‘Dark Ages’: Landscape & Gardens
There is little agreement about what happened to the English landscape after Britain ceased to be part of the Roman Empire in the early 5th century. By the time of the Norman Conquest, however, England was a country which had been inhabited and farmed for centuries.
Certainly there was an influx of new people, in unknown numbers, from northern Europe. There were also significant changes in political organisation, as the former Roman province fragmented into a host of diminutive tribal territories.
But the most significant effects on the landscape seem to have been the consequence of a collapse in the population and a loss of technological knowledge. Settlement and cultivation retreated from areas with heavier, more intractable soils. Even on light, well-drained land, settlements tended to be more mobile and less permanent than in the Roman period, shifting every few generations.
AN ANCIENT LANDSCAPE?
How much of the Romano-British landscape survived these dramatic changes is unclear.
One theory, based on landscape evidence, is that in parts of England the medieval and modern field patterns developed directly out of those of the prehistoric and Roman periods. In some districts, such as the Dengie peninsula in Essex, semi-regular grids of fields extend over areas larger than any medieval manor or parish, suggesting ancient planning. Elsewhere, Roman military roads seem to slice through ancient field patterns which appear to have survived up to the present, presumably because of continuous agricultural use.
But others view this kind of landscape evidence as illusory, and believe that the medieval landscape, while incorporating some Roman elements, largely developed on a blank slate.
From the 7th century the population began to recover. Christianity was accepted, monasteries were founded, and larger political units emerged, able to orchestrate such immense feats as the construction of Offa's Dyke.
In spite of the upheavals caused by the Viking incursions of the later 9th century, the population and economy continued to expand. Both grew even faster as England became a unified kingdom following the reconquest of eastern parts of the country from the Danes.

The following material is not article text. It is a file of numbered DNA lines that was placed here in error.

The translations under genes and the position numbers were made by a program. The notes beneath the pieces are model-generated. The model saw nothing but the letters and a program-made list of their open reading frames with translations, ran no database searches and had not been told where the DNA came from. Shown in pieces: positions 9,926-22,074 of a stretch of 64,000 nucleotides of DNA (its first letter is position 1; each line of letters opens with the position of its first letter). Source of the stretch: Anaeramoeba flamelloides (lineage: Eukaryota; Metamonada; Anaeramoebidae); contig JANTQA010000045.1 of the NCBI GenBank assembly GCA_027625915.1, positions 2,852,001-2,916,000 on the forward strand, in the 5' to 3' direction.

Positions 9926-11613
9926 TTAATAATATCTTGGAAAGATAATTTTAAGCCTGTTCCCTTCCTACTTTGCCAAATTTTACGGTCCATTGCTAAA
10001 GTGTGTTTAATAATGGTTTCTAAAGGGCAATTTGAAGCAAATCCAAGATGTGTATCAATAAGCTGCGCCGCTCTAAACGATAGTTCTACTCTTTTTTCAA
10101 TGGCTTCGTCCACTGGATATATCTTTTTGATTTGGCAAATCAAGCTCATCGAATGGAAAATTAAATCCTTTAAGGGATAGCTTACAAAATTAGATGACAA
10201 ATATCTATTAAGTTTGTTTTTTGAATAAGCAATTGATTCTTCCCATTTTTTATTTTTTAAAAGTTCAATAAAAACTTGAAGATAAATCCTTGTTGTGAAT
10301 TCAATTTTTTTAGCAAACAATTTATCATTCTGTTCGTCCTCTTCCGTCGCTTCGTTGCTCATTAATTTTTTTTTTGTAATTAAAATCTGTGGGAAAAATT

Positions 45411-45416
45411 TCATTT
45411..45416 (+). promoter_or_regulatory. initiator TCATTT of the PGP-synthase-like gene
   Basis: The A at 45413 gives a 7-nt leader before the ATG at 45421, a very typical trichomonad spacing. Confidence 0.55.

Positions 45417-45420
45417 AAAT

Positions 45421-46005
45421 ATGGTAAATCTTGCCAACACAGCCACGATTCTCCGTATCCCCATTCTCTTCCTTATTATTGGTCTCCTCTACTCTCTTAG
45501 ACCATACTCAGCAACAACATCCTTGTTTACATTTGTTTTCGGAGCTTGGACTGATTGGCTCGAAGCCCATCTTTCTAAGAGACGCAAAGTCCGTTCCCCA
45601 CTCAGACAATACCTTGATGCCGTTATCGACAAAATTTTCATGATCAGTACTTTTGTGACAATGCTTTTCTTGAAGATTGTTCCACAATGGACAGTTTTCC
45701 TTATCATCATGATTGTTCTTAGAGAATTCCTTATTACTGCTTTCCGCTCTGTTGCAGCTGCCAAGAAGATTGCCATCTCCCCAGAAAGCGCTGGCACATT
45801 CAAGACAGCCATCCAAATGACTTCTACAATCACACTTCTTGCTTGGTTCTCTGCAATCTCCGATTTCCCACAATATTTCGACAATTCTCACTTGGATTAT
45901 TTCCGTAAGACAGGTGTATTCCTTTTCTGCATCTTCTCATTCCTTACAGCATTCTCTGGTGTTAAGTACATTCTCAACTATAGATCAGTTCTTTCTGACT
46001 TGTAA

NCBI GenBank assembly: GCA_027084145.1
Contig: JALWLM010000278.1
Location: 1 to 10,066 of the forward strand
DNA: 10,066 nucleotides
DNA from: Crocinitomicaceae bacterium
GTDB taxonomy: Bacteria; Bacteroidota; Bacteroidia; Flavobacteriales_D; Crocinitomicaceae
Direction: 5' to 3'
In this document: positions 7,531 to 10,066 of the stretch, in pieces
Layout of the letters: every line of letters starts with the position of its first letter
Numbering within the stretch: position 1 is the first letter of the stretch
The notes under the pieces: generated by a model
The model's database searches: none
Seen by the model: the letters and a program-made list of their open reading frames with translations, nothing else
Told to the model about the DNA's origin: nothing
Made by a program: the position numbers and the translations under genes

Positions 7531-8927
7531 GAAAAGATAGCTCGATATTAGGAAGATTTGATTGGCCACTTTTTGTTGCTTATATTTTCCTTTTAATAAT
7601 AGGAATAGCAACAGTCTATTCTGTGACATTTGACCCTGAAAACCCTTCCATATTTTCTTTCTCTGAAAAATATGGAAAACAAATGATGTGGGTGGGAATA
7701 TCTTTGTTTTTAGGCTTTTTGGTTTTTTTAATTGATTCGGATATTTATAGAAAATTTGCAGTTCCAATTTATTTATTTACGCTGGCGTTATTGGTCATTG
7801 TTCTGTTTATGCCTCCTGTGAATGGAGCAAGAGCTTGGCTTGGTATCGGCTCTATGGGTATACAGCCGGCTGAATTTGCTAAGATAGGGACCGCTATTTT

By the 10th century, in some regions of England – a broad band running from Yorkshire through the midlands to the south coast – villages had developed which clustered around a central point (‘nucleated villages’), farming extensive ‘open fields’. These were highly communal landscapes, in which farmers’ holdings lay scattered and intermingled in a myriad of unhedged strips. Ploughs were shared, and crop rotations and other matters were administered by a village assembly or manorial court.
Why such landscapes developed, or failed to do so, is a matter of debate. Across large areas of western and south-eastern England, settlement became increasingly dispersed, and while open fields often developed in these areas, they took less organised and communal forms.
Some scholars see open fields and villages as an approach imposed by local lords on the peasantry, while others believe that village living was a response to population pressures, and that areas of more scattered settlement had lower population densities.
Another theory is that local environmental factors provide the best explanation for variations in settlement and field systems. Nucleated villages, for example, may have emerged because the limited availability of water encouraged the clustering of farmsteads.
AN OLD COUNTRY
Whatever the explanation for these emerging variations in landscape, by the time of the Norman Conquest England was already an ‘old country’, which had been settled and farmed for centuries.
But many aspects of its more modern forms were yet to be created, while others had yet to crystallise into the forms with which we are now familiar.